You may have fear of disappointing people, of not being what someone else wants you to be. The worst betrayal, though, is the betrayal of yourself. Too many people spend too much time and energy trying to be something other than who they are, as if what they are isn’t miraculous. When was the last time you ran into yourself at the grocery store, or on line at the movies, or at the park, or when you were traveling on the other side of the globe? You’ve never run into yourself anywhere, because you’ve never existed before, and you’ll never exist, exactly as you are, again. You have one shot in this life, in the body that you’re in, with the experiences you’ve had and the way you look at the world. One chance to sing your song and accept yourself and shine it out. It would be a shame if you let fear stop you. Feel it, and go there, anyway. Otherwise you rob the world of a gift it can never have any other way. You rob the world of the gift of you.

Sending you love,

Ally Hamilton

Secrets of the Second List

Everyone enjoys the sweet stuff in life: the love, the joy, the fun, the excitement, those times when life is giving us exactly what we’d hoped for, or more than we’d ever imagined. Nobody wants the tough stuff: the pain, loneliness, confusion, fear, shame, doubt, guilt, suffering, those times when life is taking from us more than we think we can bear. That seems perfectly logical, after all. Why would anyone want anything off the second list?

The thing is, when you crave the good and feel aversion for the challenging, you’re bound to suffer because life brings both. Many people go through this experience of being human as victims of circumstance, happy when things are going well, and depressed when they aren’t; there’s no power in that. Of course there are things so knifing in this world, they rip your heart apart, and you do whatever you can to survive and find your way back to love, somehow. I’m not talking about those incredibly heartbreaking events. I’m talking about the normal ups and downs of life. If you don’t gain some mastery over your mind, you’ll believe your happiness and your unhappiness are the result of things outside your control.

Most of the time, happiness is a choice, but we have to define our terms. Happiness to me is being at peace. Waking up and feeling grateful for, and excited about the life you’re living, even if, and maybe especially if, everything isn’t going exactly the way you’d like. Happiness is knowing yourself well, and deeply. It’s tapping into your gifts, and sharing them any way you can. It’s knowing what’s true for you, being able to speak about that kindly but with conviction. It’s having relationships in your life with people you love, and we have to define that term, too. Love meaning the ability to see and understand clearly the people with whom we’re close, being able to accept them and cherish them and celebrate them for exactly the people they are, and not for our ideas about who we’d like them to be someday, if only. Happiness is knowing you also have people in your life who really see you and hear you and want nothing more than your full expansion so they have that much more of you to cherish. The things that define happiness are inside, they aren’t outside, and they can’t be taken from you over a bad day, or a tough week, or a rough chapter in your life. (With the exception of those gut-wrenching tragedies I mentioned above. Those could throw anyone off their happiness game for a good long while.)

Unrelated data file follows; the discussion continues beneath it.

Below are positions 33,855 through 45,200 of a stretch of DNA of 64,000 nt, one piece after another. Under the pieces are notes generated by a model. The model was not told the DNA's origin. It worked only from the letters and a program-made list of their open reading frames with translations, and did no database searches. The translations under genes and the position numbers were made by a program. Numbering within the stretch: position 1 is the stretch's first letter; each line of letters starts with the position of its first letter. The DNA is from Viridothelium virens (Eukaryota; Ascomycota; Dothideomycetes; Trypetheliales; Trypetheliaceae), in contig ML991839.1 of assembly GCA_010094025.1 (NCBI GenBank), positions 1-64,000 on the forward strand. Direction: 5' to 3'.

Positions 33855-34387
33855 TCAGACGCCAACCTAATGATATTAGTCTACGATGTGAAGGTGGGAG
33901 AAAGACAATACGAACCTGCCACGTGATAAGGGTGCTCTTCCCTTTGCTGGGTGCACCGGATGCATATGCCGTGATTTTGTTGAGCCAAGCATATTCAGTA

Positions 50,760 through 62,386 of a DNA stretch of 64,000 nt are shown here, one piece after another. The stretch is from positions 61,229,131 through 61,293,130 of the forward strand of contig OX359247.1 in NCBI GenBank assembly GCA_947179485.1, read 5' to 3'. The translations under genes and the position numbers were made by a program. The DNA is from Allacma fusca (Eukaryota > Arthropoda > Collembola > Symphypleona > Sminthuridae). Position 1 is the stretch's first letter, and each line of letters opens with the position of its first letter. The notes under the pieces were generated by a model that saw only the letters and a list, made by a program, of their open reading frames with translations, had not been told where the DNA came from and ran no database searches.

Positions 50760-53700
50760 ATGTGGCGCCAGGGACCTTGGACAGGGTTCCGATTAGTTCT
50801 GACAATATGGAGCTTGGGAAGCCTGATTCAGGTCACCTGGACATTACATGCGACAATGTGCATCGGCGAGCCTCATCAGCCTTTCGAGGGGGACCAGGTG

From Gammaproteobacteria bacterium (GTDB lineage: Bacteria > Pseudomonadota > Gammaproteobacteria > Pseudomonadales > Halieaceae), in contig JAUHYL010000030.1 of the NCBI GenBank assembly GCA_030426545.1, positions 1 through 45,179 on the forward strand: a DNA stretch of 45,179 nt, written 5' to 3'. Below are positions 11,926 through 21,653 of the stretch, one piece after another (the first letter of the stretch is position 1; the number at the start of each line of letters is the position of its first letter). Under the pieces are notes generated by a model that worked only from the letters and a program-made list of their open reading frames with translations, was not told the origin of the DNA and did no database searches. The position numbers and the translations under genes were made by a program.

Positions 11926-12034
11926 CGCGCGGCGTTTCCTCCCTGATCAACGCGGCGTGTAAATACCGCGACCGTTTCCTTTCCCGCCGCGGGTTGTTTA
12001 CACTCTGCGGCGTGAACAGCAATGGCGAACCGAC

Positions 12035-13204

How do you get to happy? Strangely enough, I think you have to have experienced at least some of the pain on list number two. Pun intended. For most people there’s a time when you come up against it, whatever it may be for you. It could be that things don’t gel personally; relationships with family members, romantic partners and friends are fraught with disappointment, dysfunction, and pain. Or it could be a struggle to find your purpose, to find the meaning in life for you. Very few people sail through, healthy and whole and unscathed, knowing themselves well, and ready to rock it. Many people are so attached to the idea of happiness, they seek it and chase it and work for it like it’s a destination or a possession, or the result of having or doing the right stuff, and because they long for happiness, they run in the other direction when the painful parts arrive. We aren’t taught that the painful parts are markers for where we have healing to do. We don’t talk about the need to heal as a prerequisite for happiness. We talk about houses and cars and diets. You want to know why? It’s a lot easier to chase that stuff than it is to turn around and face your dragons; your fears, your insecurities, your doubts about yourself, and life, and what the point of it all is. Life presents big questions, some you can answer if you’re willing to be brave, and some you won’t know for sure until you exhale for the final time, but if you pretend they don’t exist, you’re living in a false reality. I don’t believe you can experience happiness there.

You have so much power in this regard. Many people rob themselves of the chance to feel it, though. Your power lies in your ability to face reality as it is, to look with your eyes, your mind, your heart and your hands wide open. Not to turn away. Not to deny, or cling or re-write or insist or manipulate or will it to be a different way, but just to look, and to breathe, and to let the tears spill when they come. To hold the fear even though it sears your hands and your heart. Holding it and breathing is the key to releasing the heat so that stuff doesn’t own your ass. So you don’t have to be on the run from those things you’re trying to hide from the world, and even from yourself. People on the run aren’t happy. People in denial aren’t, either. People who numb out are numb. If you want to be happy, you have to feel, and you can’t just cherry-pick the good stuff. You have to be willing to feel it all. The places that are painful will become less so if you give them your kind attention, a lot less so. No one can force you to do it. You have to want to do it. You may need to try the other path first, I certainly did. You may have to try buying your happiness or amassing it or starving yourself for it. You may have to seek it in others, but eventually, if you really want it, you’ll have to sit with yourself.